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Winklevoss Capital Partner Sterling Witzke: Dollar Is Not Designed for the Internet, but Stablecoins Are

Winklevoss Capital partner Sterling Witzke spoke to Cointelegraph about the future of stablecoins, regulatory clarity in U.S. and a fair price for Bitcoin

Sterling Witzke has been working at Winklevoss Capital — a venture capital firm set up by the famous Winklevoss twins — for five years now. As a professional investor, she is very interested in financing early stage crypto and blockchain projects. She believes that stablecoins are perfectly designed for the needs of internet payments and will steadily gain popularity as the industry evolves.

We talked to Sterling Witzke about the future of fiat-pegged cryptocurrencies, the necessity of proper legal frameworks and the future of the maturing crypto industry.

Clarity is always good for an ecosystem

Ana Berman: How do you think, what will 2019 bring in terms of regulation? The question is related to the ads that Gemini recently launched, which said, in particular, “Crypto needs rules.” Don’t you think it undermines the whole idea of decentralization?

Sterling Witzke: The short answer is no. As you know from the slogans, Gemini is very pro-thoughtful regulation and believes that consumers in the crypto space deserve the same protection as consumers in other industries.

It’s all about making fair outcomes for all. It doesn’t undermine the original ethos of crypto to have regulations. The distinction comes with the companies that are built on top of the protocol. So, at the protocol level, it’s absolutely correct that you don’t need any more regulation and rules, because those are already built in.

You’ve got the math and the cryptography that dictates the rules on the protocol. The difference is that the applications and companies built on top of those protocols are run by humans, and we all know they are fallible. That’s where the oversight comes into play.

AB: The United States Securities and Exchange Commision (SEC) has recently claimed that crypto will be its top examination priority in 2019. Do you believe the SEC will take some important steps this year?

SW: I hope so. I think that regulatory clarity, especially on things like security tokens versus utility tokens, is needed to get us towards mass adoption. I know there are several companies that were thinking about raising capital, but are now a bit hesitant because they just aren’t quite sure how to operate in a gray area. Such firms want to ask for permission rather than forgiveness, which is our model also, and thus we appreciate that. But I think that clarity is always good for an ecosystem.

AB: Many entrepreneurs participate in crypto initiatives, like draft bills, round tables, etc. Is Winklevoss Capital interested in proposing some regulation or maybe discussing it with legislators?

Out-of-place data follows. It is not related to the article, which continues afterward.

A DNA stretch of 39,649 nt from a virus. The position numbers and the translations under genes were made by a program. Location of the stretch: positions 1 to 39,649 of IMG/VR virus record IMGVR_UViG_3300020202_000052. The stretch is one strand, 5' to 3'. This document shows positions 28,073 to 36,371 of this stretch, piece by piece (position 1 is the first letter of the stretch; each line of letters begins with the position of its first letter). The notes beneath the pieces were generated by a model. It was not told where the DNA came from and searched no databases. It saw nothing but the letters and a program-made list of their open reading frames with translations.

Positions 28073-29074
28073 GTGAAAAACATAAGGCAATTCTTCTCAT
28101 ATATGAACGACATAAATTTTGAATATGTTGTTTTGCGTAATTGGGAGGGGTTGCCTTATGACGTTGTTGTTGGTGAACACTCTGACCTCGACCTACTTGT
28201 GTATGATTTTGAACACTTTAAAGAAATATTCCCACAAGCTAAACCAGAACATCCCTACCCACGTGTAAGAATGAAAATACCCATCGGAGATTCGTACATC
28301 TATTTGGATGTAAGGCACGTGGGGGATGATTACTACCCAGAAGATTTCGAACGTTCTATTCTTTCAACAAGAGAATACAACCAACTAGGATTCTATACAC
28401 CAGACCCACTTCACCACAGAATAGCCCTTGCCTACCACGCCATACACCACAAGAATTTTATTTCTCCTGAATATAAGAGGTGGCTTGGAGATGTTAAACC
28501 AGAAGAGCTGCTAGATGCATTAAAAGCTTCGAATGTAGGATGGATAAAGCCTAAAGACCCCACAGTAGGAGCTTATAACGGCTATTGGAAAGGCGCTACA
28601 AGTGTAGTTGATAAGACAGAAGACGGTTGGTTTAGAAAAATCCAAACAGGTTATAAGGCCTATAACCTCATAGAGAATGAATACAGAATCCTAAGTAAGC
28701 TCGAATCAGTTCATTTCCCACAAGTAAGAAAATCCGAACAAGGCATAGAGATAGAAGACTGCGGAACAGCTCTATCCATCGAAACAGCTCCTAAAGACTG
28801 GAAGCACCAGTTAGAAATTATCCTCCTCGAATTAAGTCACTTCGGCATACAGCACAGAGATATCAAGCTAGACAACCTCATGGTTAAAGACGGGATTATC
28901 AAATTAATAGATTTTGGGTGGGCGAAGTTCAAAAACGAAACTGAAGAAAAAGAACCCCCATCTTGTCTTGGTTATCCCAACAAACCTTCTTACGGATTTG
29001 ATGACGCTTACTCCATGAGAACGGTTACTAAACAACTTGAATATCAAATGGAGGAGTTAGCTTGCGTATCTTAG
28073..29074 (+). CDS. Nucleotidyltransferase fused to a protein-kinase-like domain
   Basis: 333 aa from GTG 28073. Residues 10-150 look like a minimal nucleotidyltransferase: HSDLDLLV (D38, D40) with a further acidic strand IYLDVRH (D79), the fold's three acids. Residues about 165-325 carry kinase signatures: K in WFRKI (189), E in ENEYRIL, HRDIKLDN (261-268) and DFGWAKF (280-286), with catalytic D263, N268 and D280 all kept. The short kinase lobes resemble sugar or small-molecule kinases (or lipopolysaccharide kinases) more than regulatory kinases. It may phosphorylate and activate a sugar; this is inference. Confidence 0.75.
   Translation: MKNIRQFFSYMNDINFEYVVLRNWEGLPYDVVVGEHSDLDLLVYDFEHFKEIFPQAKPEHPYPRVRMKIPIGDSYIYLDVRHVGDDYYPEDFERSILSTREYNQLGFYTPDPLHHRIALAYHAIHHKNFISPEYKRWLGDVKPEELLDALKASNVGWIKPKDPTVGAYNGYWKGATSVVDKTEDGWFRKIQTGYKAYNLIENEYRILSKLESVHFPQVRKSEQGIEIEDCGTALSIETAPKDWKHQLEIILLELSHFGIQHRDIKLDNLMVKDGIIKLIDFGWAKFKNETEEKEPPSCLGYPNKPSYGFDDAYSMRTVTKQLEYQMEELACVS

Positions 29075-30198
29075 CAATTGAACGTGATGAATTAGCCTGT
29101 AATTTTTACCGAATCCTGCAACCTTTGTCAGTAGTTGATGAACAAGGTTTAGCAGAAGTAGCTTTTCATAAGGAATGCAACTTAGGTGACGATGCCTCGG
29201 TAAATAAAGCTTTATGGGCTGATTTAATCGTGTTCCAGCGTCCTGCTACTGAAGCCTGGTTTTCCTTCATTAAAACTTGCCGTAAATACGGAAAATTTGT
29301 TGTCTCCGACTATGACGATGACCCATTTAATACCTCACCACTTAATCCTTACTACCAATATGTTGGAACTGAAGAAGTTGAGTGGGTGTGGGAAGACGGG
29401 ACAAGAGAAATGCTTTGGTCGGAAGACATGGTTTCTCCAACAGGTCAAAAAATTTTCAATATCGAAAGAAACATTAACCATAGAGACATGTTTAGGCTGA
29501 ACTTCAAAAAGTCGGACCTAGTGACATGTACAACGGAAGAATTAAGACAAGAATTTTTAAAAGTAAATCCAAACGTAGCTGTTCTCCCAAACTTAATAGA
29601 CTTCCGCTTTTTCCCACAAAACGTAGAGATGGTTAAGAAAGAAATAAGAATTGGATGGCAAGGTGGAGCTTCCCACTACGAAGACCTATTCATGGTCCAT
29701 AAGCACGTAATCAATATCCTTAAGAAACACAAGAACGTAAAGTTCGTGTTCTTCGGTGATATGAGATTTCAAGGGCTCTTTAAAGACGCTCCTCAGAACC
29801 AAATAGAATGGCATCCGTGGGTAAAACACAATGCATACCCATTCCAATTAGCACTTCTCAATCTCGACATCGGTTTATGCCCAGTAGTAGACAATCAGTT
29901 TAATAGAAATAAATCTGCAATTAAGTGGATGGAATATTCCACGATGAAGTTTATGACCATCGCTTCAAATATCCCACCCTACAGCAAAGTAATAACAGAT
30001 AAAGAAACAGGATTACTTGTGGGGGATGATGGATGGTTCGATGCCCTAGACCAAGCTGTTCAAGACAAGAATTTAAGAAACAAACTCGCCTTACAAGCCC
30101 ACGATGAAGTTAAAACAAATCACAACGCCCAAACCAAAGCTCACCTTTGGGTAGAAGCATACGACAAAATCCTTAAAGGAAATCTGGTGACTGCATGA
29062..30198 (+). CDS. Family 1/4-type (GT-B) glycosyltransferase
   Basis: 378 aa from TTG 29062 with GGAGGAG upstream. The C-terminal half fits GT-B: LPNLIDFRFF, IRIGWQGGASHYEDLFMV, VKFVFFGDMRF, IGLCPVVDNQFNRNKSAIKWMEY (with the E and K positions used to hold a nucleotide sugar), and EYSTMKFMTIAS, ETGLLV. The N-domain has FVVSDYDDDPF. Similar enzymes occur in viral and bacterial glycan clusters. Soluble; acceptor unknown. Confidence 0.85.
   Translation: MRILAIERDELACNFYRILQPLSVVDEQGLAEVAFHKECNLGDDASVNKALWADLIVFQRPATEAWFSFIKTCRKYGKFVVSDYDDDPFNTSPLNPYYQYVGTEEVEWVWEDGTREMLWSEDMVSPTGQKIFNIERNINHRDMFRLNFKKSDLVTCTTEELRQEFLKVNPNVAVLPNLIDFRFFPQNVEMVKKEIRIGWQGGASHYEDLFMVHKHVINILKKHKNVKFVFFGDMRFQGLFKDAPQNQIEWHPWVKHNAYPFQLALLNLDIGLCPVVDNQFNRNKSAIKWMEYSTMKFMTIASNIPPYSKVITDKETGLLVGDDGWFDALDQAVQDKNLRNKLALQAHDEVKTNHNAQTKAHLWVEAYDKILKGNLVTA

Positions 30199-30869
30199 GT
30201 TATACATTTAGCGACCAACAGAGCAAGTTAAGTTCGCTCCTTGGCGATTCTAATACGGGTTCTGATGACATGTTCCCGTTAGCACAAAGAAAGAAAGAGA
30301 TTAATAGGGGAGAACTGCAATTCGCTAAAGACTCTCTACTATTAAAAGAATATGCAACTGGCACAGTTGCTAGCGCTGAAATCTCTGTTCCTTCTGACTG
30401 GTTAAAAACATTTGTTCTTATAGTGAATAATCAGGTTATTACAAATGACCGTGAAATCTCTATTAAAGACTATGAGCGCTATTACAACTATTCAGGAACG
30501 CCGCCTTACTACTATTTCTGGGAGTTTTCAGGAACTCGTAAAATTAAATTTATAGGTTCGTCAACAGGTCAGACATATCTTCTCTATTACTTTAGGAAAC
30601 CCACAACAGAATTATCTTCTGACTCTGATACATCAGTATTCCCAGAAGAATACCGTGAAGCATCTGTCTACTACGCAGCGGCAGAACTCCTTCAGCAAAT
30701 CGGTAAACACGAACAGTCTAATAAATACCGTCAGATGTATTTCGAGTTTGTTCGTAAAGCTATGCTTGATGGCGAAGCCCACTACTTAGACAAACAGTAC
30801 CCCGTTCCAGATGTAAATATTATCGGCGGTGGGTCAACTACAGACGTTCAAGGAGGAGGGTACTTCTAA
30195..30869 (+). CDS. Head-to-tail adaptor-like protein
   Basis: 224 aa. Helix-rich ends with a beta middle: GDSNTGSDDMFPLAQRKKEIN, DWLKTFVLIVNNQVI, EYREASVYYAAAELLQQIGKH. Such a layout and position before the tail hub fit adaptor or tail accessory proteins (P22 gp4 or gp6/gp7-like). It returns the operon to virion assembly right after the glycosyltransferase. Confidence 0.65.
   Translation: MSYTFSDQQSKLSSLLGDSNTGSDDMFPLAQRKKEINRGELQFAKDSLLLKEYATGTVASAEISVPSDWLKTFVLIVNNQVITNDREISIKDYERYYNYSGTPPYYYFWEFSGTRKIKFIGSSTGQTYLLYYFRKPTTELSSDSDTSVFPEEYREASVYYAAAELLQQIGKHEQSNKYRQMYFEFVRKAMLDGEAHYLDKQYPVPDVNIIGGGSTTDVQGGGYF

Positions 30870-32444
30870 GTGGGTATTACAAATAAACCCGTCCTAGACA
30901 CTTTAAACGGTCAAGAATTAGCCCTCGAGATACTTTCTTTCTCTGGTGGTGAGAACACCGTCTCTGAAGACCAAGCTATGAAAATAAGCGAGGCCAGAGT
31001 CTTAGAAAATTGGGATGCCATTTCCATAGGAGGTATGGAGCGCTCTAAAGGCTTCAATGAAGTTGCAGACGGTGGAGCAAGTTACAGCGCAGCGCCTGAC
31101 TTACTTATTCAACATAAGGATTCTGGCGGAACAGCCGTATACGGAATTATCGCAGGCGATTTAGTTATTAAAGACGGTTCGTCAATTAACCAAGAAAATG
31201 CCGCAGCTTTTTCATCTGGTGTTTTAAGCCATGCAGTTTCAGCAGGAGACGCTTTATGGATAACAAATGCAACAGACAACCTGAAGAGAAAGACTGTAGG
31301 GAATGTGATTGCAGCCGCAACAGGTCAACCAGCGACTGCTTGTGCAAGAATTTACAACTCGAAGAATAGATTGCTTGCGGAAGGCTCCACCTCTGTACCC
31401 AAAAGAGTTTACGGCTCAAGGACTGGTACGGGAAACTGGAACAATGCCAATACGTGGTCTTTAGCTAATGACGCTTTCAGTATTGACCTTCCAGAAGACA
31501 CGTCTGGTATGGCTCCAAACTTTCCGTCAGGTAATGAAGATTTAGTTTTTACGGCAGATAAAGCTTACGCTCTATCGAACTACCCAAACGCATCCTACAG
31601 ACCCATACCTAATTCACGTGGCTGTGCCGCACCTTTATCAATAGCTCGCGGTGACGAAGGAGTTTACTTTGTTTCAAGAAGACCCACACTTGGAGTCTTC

SW: Tyler and Cameron are very involved and proactively working with regulators to help form the way that these rules are made, which I think is very important. We don’t want government to come down with a heavy hand, as they might not understand the intricacies of the ecosystem.

I am not involved in the regulatory side, but Tyler and Cameron have been very active in the space for a long time. One of the most recent initiatives is the Virtual Commodities Association [VCA], which is a self-regulatory organization started by Gemini. I believe that its current executive director, Maria Filipakis, is actually from the the New York Department of Financial Services [DFS]. So, there is a lot of ongoing communication and collaboration with regulators to try to move this case forward.

Investors are dipping their toes in crypto, no one is taking the plunge

AB: As far as we know, Winklevoss Capital is mostly focused on the investments and the institutional side of the business. Do you believe there will be more Wall Street involvement in 2019? What do you expect in terms of institutional investments?

SW: I don’t think that 2019 is necessarily the year. The end of 2017 was so crazy. People tend to think of the space as moving at lightning speed, but the underlying development doesn’t move that fast. I think it takes a while for institutions to get comfortable. There needs to be a better custody, and any kind of healthy debt and credit markets to get those institutions really excited.

So, I don’t think that I would make a prediction that 2019 is necessarily the year. I think that a lot of investors are thoughtfully dipping their toes in, but I don’t really see anyone completely taking the plunge.

Crypto markets face healthy corrections, as any emerging industry

AB: CNBC’s Brian Kelly once compared crypto regulations to a ski track. Someone has to put a warning sign on a dangerous one, and the skier then decides whether to take risk or not. Do you think it is a relevant description of what’s going on?

SW: I think that is a nice sentiment. The majority of me believes in free markets and free will. Everyone should be able to invest in what they want to invest in. But the fact is that we have some responsibilities to protect people.

I grew up in South Dakota, for example, and crypto has not really made a splash in the Midwest, yet. In the end of 2017, I had lots of friends who bought Bitcoin at $18,000 or $19,000 and kind of lost their shirts. For such a new market, we need the same protections as we do with public equities. The precedent is already here, and there is really no difference.

AB: You just mentioned the bubble of December 2017. Do you think it was a necessary process — let’s say, a sign of development?

SW: One hundred percent. I think that lots of new industries need irrational exuberance to garner excitement and really get the word out there. Thousands more people now know of Bitcoin. That said, there’s no reason why Bitcoin should have been $19,000.